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August 1, 2011

Meet some of the people featured in the August 2011 issue of The Scientist.

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image: Learning to Become a Tree Hugger

Learning to Become a Tree Hugger

By | August 1, 2011

A guide to free software for constructing and assessing species relationships

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image: The First Plant Interactome

The First Plant Interactome

By | July 28, 2011

Protein interaction networks in Arabidopsis give clues to plant evolution and immunity.

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image: On the Origin of Birds

On the Origin of Birds

By | July 27, 2011

The discovery of a new bird-like fossil challenges longstanding theories about which species of dinosaur gave rise to the avian lineage.

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image: Electric Dolphins?

Electric Dolphins?

By | July 27, 2011

Like many fish and amphibians, the Guiana dolphin can sense low levels of electrical activity in the water—an ability not previously reported in true mammals.

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image: Latitude Affects Human Eye Size

Latitude Affects Human Eye Size

By | July 27, 2011

People living near the Earth’s poles, where days are often short and light often low, have larger eyes and visual cortices than those closer to the equator.

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image: Chimp Brains Don’t Shrink with Age

Chimp Brains Don’t Shrink with Age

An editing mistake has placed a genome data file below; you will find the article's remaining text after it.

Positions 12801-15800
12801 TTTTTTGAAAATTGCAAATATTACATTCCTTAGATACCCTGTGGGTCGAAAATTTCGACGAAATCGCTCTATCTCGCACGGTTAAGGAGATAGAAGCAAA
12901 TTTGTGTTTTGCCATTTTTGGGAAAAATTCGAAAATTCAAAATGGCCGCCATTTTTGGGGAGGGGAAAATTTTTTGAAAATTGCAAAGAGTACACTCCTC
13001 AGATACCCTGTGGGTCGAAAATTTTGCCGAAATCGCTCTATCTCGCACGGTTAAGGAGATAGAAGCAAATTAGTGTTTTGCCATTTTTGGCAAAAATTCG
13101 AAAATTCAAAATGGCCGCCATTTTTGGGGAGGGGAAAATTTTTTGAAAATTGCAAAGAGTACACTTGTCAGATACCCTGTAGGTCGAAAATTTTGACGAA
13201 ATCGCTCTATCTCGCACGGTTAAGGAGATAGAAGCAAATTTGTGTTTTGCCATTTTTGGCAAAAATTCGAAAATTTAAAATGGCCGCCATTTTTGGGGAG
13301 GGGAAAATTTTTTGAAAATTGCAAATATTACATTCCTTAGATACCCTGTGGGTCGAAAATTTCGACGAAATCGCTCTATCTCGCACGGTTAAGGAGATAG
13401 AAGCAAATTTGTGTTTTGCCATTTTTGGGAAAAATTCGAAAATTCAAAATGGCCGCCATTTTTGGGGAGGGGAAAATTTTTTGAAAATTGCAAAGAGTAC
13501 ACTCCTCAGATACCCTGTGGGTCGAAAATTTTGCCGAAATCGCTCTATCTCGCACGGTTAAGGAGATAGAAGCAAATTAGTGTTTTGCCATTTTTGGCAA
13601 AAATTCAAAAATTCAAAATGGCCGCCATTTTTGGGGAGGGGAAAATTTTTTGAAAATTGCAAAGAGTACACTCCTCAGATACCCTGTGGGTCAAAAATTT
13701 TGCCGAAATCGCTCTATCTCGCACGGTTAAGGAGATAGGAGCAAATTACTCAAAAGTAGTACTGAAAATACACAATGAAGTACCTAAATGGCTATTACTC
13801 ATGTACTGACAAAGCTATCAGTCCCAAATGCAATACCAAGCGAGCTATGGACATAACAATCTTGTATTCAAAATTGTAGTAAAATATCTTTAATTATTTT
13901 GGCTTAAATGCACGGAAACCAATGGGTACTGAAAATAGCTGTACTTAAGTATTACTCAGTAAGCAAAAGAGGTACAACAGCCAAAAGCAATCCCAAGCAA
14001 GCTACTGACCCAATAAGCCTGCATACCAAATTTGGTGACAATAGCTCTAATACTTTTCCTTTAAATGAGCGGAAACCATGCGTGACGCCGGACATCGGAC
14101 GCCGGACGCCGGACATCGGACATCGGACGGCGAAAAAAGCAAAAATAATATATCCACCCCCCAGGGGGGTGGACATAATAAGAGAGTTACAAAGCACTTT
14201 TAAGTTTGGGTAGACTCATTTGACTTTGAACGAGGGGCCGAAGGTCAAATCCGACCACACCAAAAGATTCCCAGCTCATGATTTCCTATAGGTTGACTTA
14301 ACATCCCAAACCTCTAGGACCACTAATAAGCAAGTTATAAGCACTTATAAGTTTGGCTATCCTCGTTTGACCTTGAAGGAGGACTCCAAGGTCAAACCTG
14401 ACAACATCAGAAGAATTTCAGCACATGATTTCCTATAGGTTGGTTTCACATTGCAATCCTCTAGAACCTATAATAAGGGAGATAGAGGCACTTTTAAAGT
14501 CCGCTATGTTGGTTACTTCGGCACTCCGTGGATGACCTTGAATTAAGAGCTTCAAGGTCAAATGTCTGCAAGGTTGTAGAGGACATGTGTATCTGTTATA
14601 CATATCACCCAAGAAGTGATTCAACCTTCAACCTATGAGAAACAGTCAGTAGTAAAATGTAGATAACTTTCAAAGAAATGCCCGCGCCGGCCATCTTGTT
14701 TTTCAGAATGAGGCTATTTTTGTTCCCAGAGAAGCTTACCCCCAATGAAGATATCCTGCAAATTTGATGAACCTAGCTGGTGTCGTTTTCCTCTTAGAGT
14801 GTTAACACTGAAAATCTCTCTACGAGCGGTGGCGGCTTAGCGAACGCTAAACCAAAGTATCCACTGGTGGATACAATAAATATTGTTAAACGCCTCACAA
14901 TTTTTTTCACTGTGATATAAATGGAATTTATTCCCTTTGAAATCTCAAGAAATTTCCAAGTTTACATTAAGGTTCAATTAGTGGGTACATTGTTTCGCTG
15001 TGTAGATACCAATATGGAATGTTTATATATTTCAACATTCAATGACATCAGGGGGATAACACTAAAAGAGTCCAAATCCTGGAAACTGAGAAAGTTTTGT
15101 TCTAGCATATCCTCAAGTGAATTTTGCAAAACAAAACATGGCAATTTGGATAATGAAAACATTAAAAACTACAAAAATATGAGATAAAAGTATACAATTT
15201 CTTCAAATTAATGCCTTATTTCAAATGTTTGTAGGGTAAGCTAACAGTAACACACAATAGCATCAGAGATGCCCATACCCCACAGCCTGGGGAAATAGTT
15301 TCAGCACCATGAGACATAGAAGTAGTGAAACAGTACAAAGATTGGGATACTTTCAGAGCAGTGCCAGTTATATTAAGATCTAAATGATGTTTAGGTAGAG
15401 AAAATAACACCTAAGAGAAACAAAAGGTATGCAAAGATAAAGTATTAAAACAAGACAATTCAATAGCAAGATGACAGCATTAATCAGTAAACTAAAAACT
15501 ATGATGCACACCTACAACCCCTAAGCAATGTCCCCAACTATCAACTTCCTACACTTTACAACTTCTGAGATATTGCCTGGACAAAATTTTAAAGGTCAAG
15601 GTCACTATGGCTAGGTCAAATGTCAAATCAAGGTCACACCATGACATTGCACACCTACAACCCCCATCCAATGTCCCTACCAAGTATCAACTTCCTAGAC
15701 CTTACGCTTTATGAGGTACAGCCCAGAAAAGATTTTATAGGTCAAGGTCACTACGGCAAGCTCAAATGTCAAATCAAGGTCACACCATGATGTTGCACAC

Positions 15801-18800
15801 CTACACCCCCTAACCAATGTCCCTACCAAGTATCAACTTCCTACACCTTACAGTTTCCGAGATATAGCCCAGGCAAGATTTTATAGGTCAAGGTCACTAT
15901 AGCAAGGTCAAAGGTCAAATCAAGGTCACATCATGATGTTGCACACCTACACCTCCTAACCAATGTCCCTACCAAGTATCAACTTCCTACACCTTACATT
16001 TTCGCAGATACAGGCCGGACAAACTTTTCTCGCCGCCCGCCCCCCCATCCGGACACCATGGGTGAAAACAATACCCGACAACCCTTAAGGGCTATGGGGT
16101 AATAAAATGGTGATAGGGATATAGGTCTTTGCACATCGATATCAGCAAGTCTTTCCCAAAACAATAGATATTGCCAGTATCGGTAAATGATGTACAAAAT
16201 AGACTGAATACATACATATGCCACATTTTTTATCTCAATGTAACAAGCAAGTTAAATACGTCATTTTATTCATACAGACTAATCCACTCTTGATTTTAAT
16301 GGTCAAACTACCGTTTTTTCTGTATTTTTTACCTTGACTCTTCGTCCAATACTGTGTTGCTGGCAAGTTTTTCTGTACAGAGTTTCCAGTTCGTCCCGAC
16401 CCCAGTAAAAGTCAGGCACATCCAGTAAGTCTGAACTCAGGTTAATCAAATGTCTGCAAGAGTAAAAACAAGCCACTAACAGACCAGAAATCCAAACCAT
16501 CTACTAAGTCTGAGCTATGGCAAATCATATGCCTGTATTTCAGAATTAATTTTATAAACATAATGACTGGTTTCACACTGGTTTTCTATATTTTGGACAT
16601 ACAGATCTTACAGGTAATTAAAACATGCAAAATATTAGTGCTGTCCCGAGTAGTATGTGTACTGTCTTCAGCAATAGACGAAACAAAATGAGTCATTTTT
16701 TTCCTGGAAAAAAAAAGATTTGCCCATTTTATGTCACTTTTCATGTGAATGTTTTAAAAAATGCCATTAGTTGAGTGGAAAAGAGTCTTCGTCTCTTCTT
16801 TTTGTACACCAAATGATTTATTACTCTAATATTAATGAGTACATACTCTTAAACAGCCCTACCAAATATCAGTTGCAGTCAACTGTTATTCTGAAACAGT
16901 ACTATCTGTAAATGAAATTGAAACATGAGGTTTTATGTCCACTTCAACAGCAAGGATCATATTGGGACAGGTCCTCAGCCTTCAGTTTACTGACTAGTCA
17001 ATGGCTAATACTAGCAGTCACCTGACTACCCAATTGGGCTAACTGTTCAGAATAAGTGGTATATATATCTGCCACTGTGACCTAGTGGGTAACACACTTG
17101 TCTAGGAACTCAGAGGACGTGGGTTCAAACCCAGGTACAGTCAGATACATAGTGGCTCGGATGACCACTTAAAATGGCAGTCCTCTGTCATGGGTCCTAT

By | July 25, 2011

Unlike human brains, chimpanzee brains don’t get smaller as they age, suggesting that pronounced neurological decline is a uniquely human byproduct of our oversized brains and extreme longevity.

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image: Neanderthal DNA in Modern Humans

Neanderthal DNA in Modern Humans

By | July 19, 2011

Non-African people carry remnants of the Neanderthal X chromosome, suggesting interbreeding with early human ancestors.

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image: Learning Addiction

Learning Addiction

By | July 13, 2011

Eleanor Simpson, a neuroscientist at Columbia University Medical Center, discusses a recent Nature paper that probes dopamine's role in helping animals make positive associations to stimuli that herald pleasurable outcomes (such as the handing out of food).

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image: Circadian Signs of Aging

Circadian Signs of Aging

By | July 13, 2011

The neural nexus of the circadian clock shows signs of functional decline as mice age, providing clues as to why sleep patterns tend to change as people grow older.

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